I recently saw a post at space.com, titled “How many atoms are in the observable universe?” The author, Harry Baker, presented a compelling case which takes into account the 13.8-billion-year age of the universe, the 300 million years before light existed, and how the expanding universe is now 46 billion light years across. He had my dumbfounded attention. The final estimate of atoms is almost unfathomable – 1082 – which is 10 followed by 82 zeros. But I needed a familiar reference point. So how many atoms are in a human being? It turns out to be 7 x 1027 atoms, give or take what you had for lunch. Now we have some perspective! Each human contributes 1/14 x 1051 per cent of the atoms of the universe. If world population grows, as predicted, to 11 billion in 2200 from our current 7.6 billion, humanity will increase the number of atoms in the universe by somewhere around 2.5/1043 per cent. Every now and again we find ways to remind ourselves of our place in the big picture.

Yet, those 7 x 1027 atoms come together in unique and numinous ways to create our being. In this issue we are blessed with another book from the IPNB library from W. W. Norton. Daniel J Siegel, Allan Schore, and Louis Cozolino have edited a wonderful collection of authors for Interpersonal Neurobiology and Clinical Practice. We have an excerpt from Daniel Siegel introducing the authors and explaining some important ideas and new concepts from IPNB.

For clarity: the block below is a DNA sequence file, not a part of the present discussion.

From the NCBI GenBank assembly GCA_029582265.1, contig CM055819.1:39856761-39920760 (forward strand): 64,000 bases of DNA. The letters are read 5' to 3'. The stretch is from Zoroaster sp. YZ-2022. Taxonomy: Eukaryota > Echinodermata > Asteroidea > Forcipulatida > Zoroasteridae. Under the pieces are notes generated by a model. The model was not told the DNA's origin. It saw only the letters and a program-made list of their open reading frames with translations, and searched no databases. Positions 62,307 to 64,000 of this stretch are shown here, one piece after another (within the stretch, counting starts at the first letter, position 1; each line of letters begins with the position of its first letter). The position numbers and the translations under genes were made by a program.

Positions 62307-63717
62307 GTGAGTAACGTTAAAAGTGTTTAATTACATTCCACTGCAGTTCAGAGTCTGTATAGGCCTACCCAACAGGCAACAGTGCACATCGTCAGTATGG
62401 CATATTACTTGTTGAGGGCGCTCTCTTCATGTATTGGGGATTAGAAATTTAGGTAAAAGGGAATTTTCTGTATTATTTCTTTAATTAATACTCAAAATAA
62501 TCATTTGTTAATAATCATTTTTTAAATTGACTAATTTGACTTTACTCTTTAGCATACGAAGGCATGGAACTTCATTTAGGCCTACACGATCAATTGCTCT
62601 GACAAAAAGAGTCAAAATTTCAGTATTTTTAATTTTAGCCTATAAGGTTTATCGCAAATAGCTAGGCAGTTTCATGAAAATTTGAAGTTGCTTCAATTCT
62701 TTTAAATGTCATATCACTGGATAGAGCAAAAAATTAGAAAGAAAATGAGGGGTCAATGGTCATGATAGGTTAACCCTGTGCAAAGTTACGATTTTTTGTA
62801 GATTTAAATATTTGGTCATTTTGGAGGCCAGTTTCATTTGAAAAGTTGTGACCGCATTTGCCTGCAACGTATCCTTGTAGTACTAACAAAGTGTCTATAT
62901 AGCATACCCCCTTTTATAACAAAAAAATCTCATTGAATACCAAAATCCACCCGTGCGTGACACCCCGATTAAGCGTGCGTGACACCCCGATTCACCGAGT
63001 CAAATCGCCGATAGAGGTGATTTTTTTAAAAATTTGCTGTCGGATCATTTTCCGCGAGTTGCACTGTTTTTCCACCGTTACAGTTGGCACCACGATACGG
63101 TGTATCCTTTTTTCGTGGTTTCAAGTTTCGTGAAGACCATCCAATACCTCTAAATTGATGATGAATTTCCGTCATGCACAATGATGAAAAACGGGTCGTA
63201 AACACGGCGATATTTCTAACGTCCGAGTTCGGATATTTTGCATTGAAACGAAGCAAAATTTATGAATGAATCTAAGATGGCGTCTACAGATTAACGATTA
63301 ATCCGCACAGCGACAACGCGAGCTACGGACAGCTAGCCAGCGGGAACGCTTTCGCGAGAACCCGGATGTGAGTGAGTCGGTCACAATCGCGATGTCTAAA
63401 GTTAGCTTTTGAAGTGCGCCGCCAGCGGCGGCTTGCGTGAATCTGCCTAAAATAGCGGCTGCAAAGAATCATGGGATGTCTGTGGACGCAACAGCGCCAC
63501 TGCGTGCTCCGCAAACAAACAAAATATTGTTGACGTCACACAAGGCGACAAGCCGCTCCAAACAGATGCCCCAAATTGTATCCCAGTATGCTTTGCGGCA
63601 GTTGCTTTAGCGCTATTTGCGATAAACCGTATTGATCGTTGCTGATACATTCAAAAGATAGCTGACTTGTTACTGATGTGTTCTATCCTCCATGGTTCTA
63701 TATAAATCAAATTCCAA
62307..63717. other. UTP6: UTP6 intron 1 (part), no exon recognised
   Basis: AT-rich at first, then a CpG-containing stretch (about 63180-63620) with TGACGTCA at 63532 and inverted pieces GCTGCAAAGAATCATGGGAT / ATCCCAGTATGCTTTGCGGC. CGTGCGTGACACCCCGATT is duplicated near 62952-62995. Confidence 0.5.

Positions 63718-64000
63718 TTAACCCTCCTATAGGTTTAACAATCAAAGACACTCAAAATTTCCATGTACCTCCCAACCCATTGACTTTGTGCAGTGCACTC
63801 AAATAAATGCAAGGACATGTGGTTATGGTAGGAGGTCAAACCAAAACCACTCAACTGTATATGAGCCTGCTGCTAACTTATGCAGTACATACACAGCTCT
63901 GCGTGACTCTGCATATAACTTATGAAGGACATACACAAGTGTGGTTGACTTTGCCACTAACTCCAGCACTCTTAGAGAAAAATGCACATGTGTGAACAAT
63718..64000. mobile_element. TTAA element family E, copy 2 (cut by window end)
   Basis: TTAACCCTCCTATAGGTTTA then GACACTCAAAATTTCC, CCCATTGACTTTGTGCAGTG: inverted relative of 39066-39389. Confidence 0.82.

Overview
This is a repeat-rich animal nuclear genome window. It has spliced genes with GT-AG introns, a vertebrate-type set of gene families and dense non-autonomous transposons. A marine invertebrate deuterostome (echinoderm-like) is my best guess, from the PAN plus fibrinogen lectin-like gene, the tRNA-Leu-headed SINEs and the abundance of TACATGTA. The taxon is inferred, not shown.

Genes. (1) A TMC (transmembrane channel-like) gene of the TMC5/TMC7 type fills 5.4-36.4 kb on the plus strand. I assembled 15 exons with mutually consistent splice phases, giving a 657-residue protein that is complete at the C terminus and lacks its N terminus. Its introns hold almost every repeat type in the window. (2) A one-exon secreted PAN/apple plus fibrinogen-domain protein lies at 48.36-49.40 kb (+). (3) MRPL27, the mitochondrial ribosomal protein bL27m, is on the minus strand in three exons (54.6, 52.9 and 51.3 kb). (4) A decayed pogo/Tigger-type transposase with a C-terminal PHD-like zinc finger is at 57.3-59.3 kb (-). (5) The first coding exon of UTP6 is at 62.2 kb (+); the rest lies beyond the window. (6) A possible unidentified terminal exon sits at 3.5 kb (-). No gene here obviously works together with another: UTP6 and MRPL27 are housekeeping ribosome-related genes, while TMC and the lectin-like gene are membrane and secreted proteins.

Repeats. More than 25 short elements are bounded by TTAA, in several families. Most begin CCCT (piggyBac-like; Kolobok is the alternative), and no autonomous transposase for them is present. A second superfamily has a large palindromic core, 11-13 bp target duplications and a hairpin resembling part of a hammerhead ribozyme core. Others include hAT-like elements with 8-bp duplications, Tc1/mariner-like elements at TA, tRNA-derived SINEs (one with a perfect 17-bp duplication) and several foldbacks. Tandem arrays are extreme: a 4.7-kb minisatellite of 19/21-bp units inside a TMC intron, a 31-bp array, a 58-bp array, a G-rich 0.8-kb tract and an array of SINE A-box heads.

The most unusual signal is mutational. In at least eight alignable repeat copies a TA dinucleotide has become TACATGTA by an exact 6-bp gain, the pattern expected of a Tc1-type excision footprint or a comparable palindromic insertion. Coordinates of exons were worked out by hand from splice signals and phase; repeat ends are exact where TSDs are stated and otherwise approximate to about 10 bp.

We are also very pleased to present Art O’Malley’s article on Sensorimotor-Focused EMDR: A new paradigm for psychotherapy and peak performance. This is another refinement and integration of ideas and practices to produce a more effective outcome for trauma clients. This is complimented with a very interesting new tool to facilitate a client’s self-observation and awareness from Andrew Thomas who introduces his Rainbow Map in Triggernometry.

We are extraordinary beings that can do and be amazing things. The Greeks imagined the possibility of our atomic nature several thousand years ago. I wonder if Democritus or Leuccipus tried to imagine the number of atoms in the universe? Perhaps, the question is not what we are made of, but what we do with it. This issue shows us, once again, that we can do quite a lot!


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